Over time and across Western democracies, the media has become increasingly influential, and a great deal more political processes have become altered, shaped or structured by the media and the perceived need of individuals, organizations and social systems to communicate with or through the media. The key theoretical perspective to understand this process is mediatization. As a long-term process which has increased the importance of the media and their spill-over effects on political processes, institutions, organizations and actors, mediatization is one of the most important processes reshaping politics and transforming democracies across the Western world.
While the theoretical perspective of mediatization has become increasingly popular in recent years, scholarly understanding of the mediatization process and its antecedents, consequences and contingencies are still hampered by unresolved questions and a lack of systematic empirical studies. This volume addresses this by bringing together contributions that analyze and investigate different facets of the mediatization of politics, making a significant contribution to our theoretical as well as empirical understanding of this process, and setting the agenda for further research.
This book was originally published as two special issues, of Journalism Studies and Journalism Practice.
Table of Contents
1. Making Sense of the Mediatization of Politics
Jesper Strömbäck & Frank Esser
2. News Media Logic in a New Institutional Perspective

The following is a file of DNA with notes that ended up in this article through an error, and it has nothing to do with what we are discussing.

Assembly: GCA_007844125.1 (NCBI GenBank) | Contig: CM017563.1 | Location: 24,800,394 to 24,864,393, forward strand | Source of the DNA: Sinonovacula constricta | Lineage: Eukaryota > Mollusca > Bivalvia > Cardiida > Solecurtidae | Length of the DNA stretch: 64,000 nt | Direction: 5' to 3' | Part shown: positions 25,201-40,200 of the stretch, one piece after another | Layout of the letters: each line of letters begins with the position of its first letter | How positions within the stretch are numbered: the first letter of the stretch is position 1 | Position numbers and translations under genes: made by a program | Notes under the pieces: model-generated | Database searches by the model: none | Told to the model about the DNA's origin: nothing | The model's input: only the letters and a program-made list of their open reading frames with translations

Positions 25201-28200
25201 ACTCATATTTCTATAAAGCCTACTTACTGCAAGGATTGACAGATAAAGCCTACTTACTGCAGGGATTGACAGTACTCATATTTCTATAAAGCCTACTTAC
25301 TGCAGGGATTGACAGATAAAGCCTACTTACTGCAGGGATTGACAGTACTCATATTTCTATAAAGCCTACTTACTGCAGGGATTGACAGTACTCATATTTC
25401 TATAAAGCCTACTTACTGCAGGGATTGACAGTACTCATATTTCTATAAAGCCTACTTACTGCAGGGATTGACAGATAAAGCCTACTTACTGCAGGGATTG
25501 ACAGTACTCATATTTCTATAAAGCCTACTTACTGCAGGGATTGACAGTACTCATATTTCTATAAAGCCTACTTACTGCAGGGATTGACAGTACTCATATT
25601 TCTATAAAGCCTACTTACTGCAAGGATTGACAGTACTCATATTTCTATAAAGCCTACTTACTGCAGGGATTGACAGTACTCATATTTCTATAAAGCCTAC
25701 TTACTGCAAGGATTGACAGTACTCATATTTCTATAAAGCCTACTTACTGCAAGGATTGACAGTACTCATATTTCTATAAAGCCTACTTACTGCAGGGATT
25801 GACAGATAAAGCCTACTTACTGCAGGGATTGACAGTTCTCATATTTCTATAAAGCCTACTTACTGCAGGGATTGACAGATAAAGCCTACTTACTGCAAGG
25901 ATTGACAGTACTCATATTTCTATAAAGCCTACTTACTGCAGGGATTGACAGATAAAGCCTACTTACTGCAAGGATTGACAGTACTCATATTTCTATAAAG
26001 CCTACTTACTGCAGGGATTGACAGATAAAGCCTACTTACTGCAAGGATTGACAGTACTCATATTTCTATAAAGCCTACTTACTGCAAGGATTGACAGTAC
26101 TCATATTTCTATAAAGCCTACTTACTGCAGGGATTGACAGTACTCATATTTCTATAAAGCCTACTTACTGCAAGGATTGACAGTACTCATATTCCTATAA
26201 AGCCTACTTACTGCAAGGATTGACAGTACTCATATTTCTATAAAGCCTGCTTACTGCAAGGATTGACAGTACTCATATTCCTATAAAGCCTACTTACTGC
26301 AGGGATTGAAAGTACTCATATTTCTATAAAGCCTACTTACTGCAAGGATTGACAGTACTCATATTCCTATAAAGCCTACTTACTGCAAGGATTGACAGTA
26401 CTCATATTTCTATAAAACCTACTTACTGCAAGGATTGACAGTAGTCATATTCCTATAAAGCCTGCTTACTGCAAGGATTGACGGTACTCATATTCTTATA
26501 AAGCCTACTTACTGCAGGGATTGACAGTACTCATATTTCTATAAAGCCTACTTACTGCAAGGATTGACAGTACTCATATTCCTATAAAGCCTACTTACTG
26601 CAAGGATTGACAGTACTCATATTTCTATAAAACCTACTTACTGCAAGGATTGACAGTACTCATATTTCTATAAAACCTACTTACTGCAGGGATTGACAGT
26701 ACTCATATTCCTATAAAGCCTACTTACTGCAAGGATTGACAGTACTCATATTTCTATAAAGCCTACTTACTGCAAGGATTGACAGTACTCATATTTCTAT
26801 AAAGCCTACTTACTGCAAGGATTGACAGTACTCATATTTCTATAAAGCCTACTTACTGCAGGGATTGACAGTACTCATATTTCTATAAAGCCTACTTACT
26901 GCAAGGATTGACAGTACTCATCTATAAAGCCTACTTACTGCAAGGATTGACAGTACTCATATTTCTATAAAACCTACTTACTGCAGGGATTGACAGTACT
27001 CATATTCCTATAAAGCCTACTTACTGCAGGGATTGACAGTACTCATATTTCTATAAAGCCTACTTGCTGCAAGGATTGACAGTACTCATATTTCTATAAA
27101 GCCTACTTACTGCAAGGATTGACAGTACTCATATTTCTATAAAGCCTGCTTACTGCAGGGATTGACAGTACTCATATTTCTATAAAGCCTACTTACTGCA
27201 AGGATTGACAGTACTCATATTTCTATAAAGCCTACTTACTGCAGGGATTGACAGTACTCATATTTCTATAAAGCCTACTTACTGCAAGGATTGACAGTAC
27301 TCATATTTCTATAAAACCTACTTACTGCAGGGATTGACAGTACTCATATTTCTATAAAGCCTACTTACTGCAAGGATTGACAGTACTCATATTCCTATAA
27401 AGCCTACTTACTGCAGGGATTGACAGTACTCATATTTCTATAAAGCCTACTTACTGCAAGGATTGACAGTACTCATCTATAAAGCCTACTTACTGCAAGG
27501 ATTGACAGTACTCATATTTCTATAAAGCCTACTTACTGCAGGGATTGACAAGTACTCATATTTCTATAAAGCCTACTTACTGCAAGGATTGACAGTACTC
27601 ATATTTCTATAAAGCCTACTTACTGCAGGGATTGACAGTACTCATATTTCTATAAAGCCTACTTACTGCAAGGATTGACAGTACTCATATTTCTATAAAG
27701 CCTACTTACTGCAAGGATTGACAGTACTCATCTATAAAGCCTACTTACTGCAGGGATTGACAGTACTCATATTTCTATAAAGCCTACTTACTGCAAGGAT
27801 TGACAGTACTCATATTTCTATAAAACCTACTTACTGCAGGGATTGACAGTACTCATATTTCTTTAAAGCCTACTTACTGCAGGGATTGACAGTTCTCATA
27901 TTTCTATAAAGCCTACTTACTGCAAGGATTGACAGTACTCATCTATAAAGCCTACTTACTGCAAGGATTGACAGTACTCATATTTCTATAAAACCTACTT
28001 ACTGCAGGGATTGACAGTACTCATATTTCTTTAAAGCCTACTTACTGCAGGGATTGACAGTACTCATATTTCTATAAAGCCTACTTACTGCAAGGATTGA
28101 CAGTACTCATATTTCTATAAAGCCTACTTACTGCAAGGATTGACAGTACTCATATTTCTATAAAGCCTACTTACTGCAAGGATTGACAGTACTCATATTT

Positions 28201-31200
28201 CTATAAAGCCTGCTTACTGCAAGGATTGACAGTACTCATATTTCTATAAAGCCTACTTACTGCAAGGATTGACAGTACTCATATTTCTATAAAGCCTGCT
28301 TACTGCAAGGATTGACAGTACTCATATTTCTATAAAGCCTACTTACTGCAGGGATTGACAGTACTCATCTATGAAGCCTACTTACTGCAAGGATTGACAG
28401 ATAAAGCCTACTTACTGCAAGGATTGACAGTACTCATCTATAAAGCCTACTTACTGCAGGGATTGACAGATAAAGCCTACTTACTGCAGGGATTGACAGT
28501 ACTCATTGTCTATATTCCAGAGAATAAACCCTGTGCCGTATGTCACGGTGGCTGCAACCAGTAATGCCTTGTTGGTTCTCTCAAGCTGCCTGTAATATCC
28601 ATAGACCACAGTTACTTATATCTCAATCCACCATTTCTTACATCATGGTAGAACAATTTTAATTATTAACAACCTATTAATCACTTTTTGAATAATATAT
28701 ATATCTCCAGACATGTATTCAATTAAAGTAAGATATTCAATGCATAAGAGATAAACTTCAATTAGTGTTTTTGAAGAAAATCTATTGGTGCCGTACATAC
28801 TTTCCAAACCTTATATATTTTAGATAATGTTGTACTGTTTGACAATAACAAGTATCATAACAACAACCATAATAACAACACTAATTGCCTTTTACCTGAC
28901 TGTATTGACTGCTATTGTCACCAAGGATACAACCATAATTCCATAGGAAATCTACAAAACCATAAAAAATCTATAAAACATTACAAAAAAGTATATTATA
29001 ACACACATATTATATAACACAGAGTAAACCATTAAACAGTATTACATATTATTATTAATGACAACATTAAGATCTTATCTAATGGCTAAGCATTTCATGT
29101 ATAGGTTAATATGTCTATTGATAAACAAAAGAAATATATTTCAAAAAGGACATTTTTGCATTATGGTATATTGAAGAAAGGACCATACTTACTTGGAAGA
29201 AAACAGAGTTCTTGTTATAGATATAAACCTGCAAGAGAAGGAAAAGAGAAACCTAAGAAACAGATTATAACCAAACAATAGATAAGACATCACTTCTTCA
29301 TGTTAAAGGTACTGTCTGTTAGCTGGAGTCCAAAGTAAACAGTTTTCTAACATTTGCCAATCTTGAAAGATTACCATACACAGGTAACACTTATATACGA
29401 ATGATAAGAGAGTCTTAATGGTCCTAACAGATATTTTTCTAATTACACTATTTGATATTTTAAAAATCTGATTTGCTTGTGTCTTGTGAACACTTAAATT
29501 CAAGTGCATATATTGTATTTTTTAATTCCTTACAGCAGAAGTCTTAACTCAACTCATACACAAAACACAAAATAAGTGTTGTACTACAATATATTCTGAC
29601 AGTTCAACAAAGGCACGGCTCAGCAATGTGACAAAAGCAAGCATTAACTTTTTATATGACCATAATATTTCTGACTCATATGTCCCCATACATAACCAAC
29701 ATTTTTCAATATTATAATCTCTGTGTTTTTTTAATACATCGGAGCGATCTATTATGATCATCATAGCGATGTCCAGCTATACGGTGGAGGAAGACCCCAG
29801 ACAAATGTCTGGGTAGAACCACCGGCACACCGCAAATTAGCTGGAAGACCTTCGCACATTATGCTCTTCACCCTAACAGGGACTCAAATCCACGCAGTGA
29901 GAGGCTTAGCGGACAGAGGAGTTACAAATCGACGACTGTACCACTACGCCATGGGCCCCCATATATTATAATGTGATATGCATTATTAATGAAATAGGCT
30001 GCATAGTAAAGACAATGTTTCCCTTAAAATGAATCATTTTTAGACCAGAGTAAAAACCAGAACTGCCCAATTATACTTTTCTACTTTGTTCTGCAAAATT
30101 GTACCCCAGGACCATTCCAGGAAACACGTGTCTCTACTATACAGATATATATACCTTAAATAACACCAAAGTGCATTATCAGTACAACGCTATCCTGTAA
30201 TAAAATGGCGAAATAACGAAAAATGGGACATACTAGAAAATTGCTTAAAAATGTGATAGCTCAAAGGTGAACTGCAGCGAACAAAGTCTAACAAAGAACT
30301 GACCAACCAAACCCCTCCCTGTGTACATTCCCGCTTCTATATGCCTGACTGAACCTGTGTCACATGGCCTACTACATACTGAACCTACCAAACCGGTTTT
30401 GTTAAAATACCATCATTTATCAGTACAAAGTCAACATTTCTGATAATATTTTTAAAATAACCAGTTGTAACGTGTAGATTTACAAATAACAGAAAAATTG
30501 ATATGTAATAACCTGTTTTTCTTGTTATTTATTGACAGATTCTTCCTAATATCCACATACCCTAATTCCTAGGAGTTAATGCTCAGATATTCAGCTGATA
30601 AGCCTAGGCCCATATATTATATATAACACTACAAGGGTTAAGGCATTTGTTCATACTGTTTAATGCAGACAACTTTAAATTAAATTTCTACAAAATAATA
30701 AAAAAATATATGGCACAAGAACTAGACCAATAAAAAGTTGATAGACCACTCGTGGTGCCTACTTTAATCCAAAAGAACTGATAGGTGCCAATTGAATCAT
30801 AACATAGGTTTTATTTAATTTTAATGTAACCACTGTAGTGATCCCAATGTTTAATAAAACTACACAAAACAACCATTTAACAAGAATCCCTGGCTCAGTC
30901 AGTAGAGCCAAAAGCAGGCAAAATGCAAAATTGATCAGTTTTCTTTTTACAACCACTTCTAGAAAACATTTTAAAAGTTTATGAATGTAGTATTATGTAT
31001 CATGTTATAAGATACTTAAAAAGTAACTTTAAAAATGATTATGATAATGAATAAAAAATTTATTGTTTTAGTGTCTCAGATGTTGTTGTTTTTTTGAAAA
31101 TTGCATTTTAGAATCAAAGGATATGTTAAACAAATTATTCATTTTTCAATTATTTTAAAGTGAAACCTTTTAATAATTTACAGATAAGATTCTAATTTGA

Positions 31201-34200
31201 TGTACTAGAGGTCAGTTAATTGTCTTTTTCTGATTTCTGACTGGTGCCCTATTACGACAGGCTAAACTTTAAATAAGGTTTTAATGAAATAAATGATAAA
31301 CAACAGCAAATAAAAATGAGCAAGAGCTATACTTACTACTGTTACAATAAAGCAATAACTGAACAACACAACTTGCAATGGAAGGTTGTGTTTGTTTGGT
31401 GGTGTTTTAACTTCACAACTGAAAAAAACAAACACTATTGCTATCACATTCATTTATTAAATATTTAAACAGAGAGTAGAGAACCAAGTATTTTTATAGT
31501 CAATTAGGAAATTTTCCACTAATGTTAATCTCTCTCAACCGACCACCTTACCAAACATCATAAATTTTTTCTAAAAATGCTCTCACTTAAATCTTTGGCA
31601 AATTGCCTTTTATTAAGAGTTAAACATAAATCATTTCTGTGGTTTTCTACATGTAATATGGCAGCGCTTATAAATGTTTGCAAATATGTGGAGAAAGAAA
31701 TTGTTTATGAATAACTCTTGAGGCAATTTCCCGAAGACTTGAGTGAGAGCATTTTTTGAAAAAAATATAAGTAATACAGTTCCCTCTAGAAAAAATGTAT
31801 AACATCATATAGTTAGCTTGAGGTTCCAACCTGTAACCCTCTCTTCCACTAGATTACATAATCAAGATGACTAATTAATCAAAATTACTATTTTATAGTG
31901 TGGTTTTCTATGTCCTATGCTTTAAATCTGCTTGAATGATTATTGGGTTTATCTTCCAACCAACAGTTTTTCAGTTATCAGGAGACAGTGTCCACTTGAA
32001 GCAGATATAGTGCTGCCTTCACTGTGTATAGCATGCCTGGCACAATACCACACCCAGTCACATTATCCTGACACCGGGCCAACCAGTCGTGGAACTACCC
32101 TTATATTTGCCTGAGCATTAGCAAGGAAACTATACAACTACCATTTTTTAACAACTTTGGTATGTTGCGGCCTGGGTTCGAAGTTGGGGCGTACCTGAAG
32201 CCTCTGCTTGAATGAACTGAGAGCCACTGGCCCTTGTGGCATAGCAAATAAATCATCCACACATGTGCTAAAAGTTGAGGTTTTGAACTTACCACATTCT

3. Mass Media Logic and the Mediatization of Politics: A Theoretical Framework
Michael Meyen, Markus Thieroff & Steffi Strenger
4. Mediatization and Political Leadership: Perspectives of the Finnish Newspapers and Party Leaders
Pekka Isotalus & Merja Almonkari
5. Opposing the Government but Governing the Audience? Exploring the Differential Mediatization of Parliamentary Actors in Switzerland
6. The Mediatization of Political Accountability: Politics, the News Media Logic and Industrial Crises in the 1980s and 2000s
Monika Djerf-Pierre, Mats Ekström, Nicklas Håkansson & Bengt Johansson
7. News Coverage of Politics and Conflict Levels: A Cross-National Study of Journalists’ and Politicians’ Perspections of Two Elements of Mediatization
Peter Maurer & Barbara Pfetsch
8. Phases of Mediatization: Empirical Evidence from Austrian Election Campaigns Since 1970
Josef Seethaler & Gabriele Melischek
9. Jumping the Shark: Mediatization of Canadian Party Leadership Contests, 1975-2012
Shannon Sampert, Linda Trimble, Angelia Wagner & Bailey Gerrits
10. Metacoverage and Mediatization in US Presidential Elections: A Theoretical Model and Qualitative Case Study
Paul D’Angelo & Frank Esser
11. Mediatization, Legal Logic and the Coverage of Israeli Politicians on Trial
Anat Peleg & Bryna Bogoch
12. Media Logic and Political Logic Online and Offline: The Case of Climate Change Communication
Jörg Hassler, Marcus Maurer & Corinna Oschatz
13. Passive Accomplice or Active Disruptor: The Role of Audiences in the Mediatization of Politics
Jesper Strömbäck is Professor in Political Communication and Ludvig Nordström Professor and Chair in Journalism at Mid-Sweden University, Sundsvall, Sweden, where he is also research director at the research institute DEMICOM. His books include Handbook of Election News Coverage Around the World (2008) and Political Public Relations (2011).
Frank Esser is Professor of International & Comparative Media Research at the University of Zurich, Switzerland. He is co-director of the National Research Centre on the Challenges to Democracy in the 21st Century (NCCR Democracy). His research focuses on cross-national studies of news journalism and political communication. His books include Comparing Political Communication (2004), Handbook of Comparative Communication Research (2012), and Democracy in the Age of Globalization and Mediatization (2013).